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How Higher Ed Is Improving Remote and Blended Learning for Fall

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(Image credit: iStock/AndreyPopov)

As leaders at higher ed institutions work to sort out the basic logistics of what the campus experience might look like this Fall, many also find themselves facing student backlash regarding remote learning experiences. 

After this spring’s pandemic-related interruption of on-campus classes, students have filed lawsuits asking for tuition refunds at dozens of universities, including Vanderbilt, Brown, Cornell, Columbia, Purdue, and the universities of California, Colorado, and Miami, among others. According to a recent poll by OneClass, 75% of college students were unhappy with the quality of their institution’s elearning quality during Spring. Nearly one-third of students (32%) claim they’re likely to transfer if their school continues only online learning, according to a survey of 12,000 students by Niche.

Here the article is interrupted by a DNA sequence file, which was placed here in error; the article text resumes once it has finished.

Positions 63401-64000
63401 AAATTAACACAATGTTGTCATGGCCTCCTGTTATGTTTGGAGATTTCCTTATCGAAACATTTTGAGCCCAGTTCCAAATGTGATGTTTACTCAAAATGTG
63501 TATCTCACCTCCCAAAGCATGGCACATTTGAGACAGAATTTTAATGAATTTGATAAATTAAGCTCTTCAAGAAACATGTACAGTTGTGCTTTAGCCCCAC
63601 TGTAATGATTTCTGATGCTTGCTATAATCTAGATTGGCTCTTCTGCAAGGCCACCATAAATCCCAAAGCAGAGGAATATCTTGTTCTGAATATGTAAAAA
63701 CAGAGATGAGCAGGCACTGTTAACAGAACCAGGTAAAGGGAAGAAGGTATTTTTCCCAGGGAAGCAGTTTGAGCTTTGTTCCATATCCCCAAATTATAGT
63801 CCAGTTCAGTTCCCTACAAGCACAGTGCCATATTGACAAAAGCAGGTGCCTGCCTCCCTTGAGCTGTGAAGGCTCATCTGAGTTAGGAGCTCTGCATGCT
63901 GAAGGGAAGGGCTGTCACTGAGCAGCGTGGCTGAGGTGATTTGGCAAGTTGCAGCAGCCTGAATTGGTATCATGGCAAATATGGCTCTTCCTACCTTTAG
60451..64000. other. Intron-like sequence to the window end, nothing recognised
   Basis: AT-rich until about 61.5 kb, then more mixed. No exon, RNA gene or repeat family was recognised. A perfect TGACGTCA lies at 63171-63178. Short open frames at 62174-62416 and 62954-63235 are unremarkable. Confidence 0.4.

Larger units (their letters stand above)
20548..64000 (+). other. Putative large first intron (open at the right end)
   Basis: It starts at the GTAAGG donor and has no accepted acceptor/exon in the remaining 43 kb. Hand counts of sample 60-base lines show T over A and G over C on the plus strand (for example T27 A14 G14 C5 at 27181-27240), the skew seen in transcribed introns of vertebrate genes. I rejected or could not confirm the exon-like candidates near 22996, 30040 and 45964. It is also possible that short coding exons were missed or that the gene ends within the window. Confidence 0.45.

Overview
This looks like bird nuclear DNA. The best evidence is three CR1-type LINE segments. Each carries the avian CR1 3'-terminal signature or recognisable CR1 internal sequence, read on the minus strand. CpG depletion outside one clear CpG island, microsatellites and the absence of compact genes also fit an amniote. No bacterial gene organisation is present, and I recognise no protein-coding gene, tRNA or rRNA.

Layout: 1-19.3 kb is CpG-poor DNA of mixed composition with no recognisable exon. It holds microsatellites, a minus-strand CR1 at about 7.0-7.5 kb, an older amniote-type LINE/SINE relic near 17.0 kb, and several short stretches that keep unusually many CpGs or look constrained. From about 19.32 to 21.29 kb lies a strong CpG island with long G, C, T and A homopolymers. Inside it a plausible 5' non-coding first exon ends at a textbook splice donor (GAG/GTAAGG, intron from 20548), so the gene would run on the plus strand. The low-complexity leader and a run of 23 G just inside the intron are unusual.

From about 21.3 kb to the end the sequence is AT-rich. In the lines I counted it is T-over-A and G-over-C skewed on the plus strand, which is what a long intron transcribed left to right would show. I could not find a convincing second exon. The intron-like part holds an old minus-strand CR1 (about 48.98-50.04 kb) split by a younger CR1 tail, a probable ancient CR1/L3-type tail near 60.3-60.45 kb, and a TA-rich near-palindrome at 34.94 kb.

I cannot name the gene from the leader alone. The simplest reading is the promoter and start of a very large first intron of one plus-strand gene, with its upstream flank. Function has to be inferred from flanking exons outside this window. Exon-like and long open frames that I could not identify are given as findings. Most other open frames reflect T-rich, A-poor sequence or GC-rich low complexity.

To help smooth over the necessary increase in remote and blended learning, higher ed institutions are implementing a variety of improvements. 

One approach many institutions are taking is an increased investment in faculty professional development to improve online instruction. The University of Wisconsin-Madison offered a full slate of PD opportunities, including active teaching labs, a one-week online teaching boot camp, a virtual teaching conference, and sessions to learn lecture recording. Vanderbilt University recently announced that it is partnering with an outside firm to create a hub of online teaching resources that includes instructional design support, troubleshooting assistance, and lesson templates that can be used in the institution’s learning management system. Butte College has launched a multilayer teacher training program that starts with teaching basic computer skills, covers legal and privacy issues, and then delves into the nuts and bolts of delivering lessons.

Other institutions are boosting infrastructure and making over campuses to accommodate new instruction models. For example, the University of San Diego is spending $1.5 million to improve 125 classrooms for blended learning. USC just finished creating nearly 250 hybrid learning spaces, and has expanded the campus network to accommodate thousands of simultaneous video conferences. And taking advantage of its climate, Rice University in Texas is erecting nine outdoor structures, including five giant open-sided tents, for classes … although students are being asked to bring their own chairs.

With classes drawing closer and COVID-19 infection increasing in many areas, flexibility and adaptability will be the key to being prepared for the uncertainty ahead.